When many people think of Mobility as a Service (MaaS) in the UK, the first thing that comes to mind is public transport, such as buses, trams, shared bikes or ride-hailing services. All are inner-city or inner-town options that link together to allow people to book various types of transport in one place.
There’s a piece of the puzzle that’s not reaching its potential though, and that’s rail.
For big cities, maximising the use of rail within MaaS makes a lot of sense; trains are a huge connector across the UK and by linking it with other forms of transport, passengers can be supported from door-to-door. For travellers visiting new areas, bringing trains closer into the equation can help reduce anxiety for those travelling to an unfamiliar airport for example, by combining their air and rail information into one place.
The UK is closely following in the footsteps of Europe, where MaaS initiatives have boosted public transport usage. In Helsinki, users of the “Whim” application – which launched in 2016 with the aim of connecting the city’s mobility options within a single app – travel via public transport for 73% of all journeys, compared to 48% for other Helsinki residents.
So, what is GoMedia doing?
By using multiple sources of accurate information in one customer-friendly solution, we are taking a major step towards providing a truly connected rail journey. Our personalised passenger information service (PPIS) shows passengers key information relevant to them, such as platform numbers, updated arrival and departure times and at-destination info, that is constantly accessible through the onboard Wi-Fi.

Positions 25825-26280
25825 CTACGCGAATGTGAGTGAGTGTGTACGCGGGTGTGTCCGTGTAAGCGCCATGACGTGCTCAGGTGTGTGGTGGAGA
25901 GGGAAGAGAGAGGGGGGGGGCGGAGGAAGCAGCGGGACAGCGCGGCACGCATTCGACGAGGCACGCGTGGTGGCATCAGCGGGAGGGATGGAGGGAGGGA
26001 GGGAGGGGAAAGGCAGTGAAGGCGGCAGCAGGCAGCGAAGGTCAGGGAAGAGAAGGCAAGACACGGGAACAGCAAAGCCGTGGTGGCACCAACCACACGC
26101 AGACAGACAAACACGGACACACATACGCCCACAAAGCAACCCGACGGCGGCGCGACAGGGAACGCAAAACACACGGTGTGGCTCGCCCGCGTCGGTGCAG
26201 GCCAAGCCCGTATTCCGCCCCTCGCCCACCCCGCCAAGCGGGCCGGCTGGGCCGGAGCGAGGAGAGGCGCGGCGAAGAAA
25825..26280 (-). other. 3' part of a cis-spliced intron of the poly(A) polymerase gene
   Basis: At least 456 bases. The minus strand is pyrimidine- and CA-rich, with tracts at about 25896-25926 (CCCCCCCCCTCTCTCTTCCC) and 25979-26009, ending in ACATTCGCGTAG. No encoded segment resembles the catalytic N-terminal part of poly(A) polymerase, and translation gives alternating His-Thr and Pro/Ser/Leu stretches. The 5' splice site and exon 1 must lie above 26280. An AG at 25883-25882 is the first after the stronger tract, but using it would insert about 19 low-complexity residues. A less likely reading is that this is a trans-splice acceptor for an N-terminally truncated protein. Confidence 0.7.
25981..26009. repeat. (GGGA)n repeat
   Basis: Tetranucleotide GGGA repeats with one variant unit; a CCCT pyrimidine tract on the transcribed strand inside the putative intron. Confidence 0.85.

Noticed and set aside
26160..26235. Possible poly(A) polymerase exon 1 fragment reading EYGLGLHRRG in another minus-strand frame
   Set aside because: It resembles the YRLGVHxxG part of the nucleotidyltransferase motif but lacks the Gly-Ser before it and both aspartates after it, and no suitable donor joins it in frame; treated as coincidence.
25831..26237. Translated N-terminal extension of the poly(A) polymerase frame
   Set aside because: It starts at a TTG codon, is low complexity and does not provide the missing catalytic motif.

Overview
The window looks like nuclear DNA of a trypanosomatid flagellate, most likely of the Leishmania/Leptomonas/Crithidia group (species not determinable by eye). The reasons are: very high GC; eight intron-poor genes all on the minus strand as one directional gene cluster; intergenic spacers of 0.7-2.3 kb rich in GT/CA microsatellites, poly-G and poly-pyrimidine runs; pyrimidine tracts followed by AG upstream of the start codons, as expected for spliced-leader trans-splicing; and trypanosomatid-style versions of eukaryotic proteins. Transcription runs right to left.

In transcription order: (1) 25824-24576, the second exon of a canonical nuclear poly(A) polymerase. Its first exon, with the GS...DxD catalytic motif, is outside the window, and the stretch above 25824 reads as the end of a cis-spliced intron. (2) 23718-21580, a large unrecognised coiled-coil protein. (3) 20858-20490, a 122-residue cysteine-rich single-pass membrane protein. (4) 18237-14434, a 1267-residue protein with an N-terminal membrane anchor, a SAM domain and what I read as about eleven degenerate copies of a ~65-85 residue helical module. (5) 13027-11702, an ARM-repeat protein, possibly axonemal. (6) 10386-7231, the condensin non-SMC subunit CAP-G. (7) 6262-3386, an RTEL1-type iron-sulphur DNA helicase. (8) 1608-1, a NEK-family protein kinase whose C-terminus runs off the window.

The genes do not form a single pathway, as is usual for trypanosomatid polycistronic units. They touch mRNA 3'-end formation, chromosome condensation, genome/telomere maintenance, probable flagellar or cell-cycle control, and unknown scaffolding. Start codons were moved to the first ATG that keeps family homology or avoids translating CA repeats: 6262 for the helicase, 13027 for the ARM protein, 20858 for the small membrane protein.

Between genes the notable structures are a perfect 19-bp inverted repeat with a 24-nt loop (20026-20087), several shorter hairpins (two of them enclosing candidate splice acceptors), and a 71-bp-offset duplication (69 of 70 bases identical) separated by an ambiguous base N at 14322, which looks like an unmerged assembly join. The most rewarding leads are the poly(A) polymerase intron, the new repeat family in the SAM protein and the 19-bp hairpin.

PPIS keeps the passenger informed about their journey and allows them to make the best transport decision for them – whether it be saving them time or suggesting a journey with fewer connections. It takes the stress out of the rail journey by telling passengers in advance if they need to run to the next platform for their connecting train, or if they have enough time to grab a coffee in between. Our next step will be telling a commuter first thing in the morning whether their train is on time, how busy it is and if there is any strike action taking place which may affect their transport method that day.
Moving beyond only rail, real-time information and data-sharing between transport operators is driving the concept of MaaS, joining the dots between train travel and first-and-last mile transport. For example, using the same platform that you use to track your train journey, you can also book a taxi and have the driver automatically updated if your train is delayed, or pay for car parking services or find out which bus to catch home. The idea is for rail to be one part of a larger connected journey that can be planned in one app from the comfort of a smartphone.
We are excited to be at the forefront of the industry as smart technology is gradually introduced to more aspects of rail travel, bringing it deeper into the MaaS conversation and revolutionising passenger journeys.